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Predictive Analytics in HR: Our Crystal Ball Says …

Part II

We are continuing on with our predictions for predictive analytics in HR blog series. Now on to #2.

#2 Adoption and Change will be Slow

Adoption of predictive analytics in the HR world will be relatively slow. This may not seem like a bold prediction, but it’s certainly worth discussing.  Let’s review what we know about HR. Many HR professionals went into HR because they love working with and helping people. Not as many chose HR because they love numbers and statistics, which also means that the current analytical skill level of HR is limited.  So, many HR professionals understand that analytics can greatly help HR contribute more to the bottom line, but may not have the proper skills to effectively apply analytics. Below are our thoughts on what we think will happen due to HR professionals’ lack of deep subject matter expertise (albeit eagerness to learn!):

  • Shiny Object Syndrome: HR will get caught up in the new shiny object of data visualization and miss out on something that is greatly needed – actual, rigorous HR analytics. They may focus on things that look cool and seam sophisticated, but lack real rigor and have minimal utility in driving improved outcomes.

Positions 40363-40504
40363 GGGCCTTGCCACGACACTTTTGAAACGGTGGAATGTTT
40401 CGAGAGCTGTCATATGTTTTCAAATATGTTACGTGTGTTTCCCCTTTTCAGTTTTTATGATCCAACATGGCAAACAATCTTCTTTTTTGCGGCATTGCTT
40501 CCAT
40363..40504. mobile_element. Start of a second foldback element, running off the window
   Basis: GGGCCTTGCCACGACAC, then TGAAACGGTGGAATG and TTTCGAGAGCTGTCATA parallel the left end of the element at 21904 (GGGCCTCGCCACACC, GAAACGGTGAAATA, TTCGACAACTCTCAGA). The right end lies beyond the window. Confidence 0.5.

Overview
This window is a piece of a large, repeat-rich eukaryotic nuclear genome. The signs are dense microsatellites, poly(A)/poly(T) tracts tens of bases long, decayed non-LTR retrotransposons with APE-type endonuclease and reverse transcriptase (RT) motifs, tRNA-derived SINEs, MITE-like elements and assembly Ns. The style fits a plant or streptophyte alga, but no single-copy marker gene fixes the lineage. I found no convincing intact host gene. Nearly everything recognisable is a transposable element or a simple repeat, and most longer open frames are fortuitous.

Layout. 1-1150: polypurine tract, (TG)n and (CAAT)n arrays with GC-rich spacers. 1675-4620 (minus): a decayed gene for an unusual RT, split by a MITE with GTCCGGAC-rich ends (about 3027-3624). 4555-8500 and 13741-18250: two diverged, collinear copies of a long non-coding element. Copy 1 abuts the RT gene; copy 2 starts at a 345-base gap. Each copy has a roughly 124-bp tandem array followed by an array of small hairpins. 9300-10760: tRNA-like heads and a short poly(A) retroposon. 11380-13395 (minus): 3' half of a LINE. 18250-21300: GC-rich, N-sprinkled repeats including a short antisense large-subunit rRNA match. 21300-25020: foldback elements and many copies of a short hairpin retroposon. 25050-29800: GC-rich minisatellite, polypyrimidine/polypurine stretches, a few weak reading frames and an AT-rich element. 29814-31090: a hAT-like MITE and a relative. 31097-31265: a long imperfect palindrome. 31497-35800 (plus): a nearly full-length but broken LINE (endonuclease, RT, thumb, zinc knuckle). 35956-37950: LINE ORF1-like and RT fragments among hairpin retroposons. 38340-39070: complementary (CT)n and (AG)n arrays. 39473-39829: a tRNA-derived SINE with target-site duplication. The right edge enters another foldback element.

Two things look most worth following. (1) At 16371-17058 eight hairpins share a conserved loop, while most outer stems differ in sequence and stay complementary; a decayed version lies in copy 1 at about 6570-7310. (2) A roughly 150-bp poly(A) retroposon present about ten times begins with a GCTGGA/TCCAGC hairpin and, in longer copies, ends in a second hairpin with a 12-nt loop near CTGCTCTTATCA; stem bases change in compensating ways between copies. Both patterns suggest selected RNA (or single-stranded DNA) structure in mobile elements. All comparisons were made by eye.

• Trends=Credibility Killers: Companies will apply bad analytics that will result in bad decisions—investing based on data trends (what happened in the past), correlations, and vendor fads. This will kill HR’s credibility, as well as the credibility of companies like SMD. Unfortunately for us, some of these sub-par tools that look pretty but provide questionable analytics could actually impact legitimate analytical companies like ours.
  • Rage against the Machines: The race to apply automatic analytics (i.e., machine learning) will result in more bad predictions than good ones. Predicting human behavior is complex and difficult and even when done well it can only account for a fraction of variance in outcomes. So when a company starts telling you who to hire based on the font in the candidate’s resume, you should be VERY skeptical. Unfortunately, some of these companies will find customers to buy these very flawed tools. These looming failures will make organizations slow to adopt all analytics solutions – even the ones that will add significant value.
  • Learning Curve Sprint: On a positive note, HR will quickly increase its understanding of analytics and its ability to evaluate potential applications. Basically, HR will be forced up the learning curve quickly because they will be bombarded with so many different tools and applications that they will have to learn.

Stay tuned next week for prediction #3.

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